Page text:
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The reigning error: The crisis of world inflation Paperback – 1975

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Paperback, 1975
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Product Details

  • Paperback: 112 pages
  • Publisher: Baxter (1975)
  • Language: English
  • ASIN: B0006CQBNM
  • Product Dimensions: 8.2 x 5.1 x 0.4 inches
  • Shipping Weight: 4.8 ounces
  • Average Customer Review: 5.0 out of 5 stars  See all reviews (1 customer review)
  • Amazon Best Sellers Rank: #4,551,853 in Books (See Top 100 in Books)

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By Dale Holmgren on July 4, 2010
Format: Paperback Verified Purchase
Probably the best summary of the dangers of inflation I have ever read, and it's only 112 pages long. Rees-Mogg, in this 1975 book, describes inflation as a disease; the disease of inordinancy, that is, disorder, much like cancer is a disease of inordinate proliferation of cells against the rules which control their reproduction.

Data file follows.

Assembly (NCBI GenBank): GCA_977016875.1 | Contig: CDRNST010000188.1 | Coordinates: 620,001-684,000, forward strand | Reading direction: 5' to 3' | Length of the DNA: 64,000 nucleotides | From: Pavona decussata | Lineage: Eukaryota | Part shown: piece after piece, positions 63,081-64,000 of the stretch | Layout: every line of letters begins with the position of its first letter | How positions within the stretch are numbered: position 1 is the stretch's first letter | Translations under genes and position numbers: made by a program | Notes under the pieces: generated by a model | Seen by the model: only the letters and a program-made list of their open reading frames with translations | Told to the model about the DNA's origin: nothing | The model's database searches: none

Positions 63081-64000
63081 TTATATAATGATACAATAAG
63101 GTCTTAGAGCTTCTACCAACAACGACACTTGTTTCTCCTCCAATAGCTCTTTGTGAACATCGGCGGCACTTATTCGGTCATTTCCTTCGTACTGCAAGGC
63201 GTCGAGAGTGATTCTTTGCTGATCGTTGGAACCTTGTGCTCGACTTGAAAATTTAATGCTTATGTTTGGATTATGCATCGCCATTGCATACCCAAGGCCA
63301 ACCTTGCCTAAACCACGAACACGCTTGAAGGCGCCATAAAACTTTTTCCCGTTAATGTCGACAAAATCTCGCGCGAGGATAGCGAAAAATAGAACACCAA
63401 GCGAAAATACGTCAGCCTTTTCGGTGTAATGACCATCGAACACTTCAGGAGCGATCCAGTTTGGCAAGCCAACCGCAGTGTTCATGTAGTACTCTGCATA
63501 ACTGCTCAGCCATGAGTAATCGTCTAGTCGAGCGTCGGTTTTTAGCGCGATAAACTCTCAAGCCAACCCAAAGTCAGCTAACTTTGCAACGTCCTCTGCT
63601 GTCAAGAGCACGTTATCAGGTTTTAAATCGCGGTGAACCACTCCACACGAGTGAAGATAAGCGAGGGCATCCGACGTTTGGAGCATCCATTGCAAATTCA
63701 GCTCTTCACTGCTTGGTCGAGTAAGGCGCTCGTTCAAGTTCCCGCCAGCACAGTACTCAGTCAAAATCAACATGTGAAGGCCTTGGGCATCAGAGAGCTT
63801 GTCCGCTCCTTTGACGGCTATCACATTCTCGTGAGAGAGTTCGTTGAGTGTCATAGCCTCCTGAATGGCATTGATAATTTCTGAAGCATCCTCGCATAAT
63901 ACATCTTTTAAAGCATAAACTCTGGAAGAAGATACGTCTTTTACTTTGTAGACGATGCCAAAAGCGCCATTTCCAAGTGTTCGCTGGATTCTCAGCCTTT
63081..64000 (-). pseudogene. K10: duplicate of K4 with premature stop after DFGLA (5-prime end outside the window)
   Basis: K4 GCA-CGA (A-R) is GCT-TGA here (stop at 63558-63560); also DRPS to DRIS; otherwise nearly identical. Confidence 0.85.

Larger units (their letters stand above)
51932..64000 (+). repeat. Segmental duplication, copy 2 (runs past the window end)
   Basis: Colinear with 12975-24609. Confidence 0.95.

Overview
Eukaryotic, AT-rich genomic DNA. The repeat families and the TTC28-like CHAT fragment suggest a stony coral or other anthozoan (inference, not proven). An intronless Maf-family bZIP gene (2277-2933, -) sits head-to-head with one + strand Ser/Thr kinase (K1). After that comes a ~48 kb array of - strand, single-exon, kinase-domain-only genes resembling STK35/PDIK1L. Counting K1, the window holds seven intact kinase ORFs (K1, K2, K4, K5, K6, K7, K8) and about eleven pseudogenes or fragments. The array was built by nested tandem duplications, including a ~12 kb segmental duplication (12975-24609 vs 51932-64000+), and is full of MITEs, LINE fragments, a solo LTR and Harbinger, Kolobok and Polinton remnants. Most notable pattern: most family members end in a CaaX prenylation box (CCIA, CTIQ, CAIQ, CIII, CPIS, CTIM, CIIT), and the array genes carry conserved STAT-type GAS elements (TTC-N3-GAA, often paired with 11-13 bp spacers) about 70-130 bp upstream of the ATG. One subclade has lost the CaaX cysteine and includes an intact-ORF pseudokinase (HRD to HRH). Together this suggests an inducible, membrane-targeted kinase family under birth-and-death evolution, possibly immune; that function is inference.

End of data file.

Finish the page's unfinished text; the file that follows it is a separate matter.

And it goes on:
Money without order, without limits as to its reproduction, is like society without order, without laws. A gold standard imposes limits, and thus imposes order. Rees-Mogg argues that it also imposes on man a respect for economic resources. He analyzes the historical inflation experiences in Germany, France, and England.

He discusses man's hunger for order in all things, and likens monetary order to the structure in behaviors in society provided by the world's religions. I will not keep you in suspense: the "reigning error" of the 20th century he refers to was our societal rejection of the idea of external discipline, the idea that something outside of ourselves needs to control our conduct in behaviors, in sexual conduct, and in monetary policy. In the latter, that ordinance is gold; in behaviors, in our constitution. Rees-Mogg contends that a democracy that does not place value on its own constitution will not survive. It is a powerfully written warning, now being played out in the summer of 2010 on the world stage, with India reporting 16% food inflation and China reporting 22% wage gains. Brazil is forecasting 5.4% inflation. We have had a worldwide crisis for 3 years, getting worse by the month. Greece is at a standstill with continuous labor strikes resulting from the Greece bailout and austerity program.
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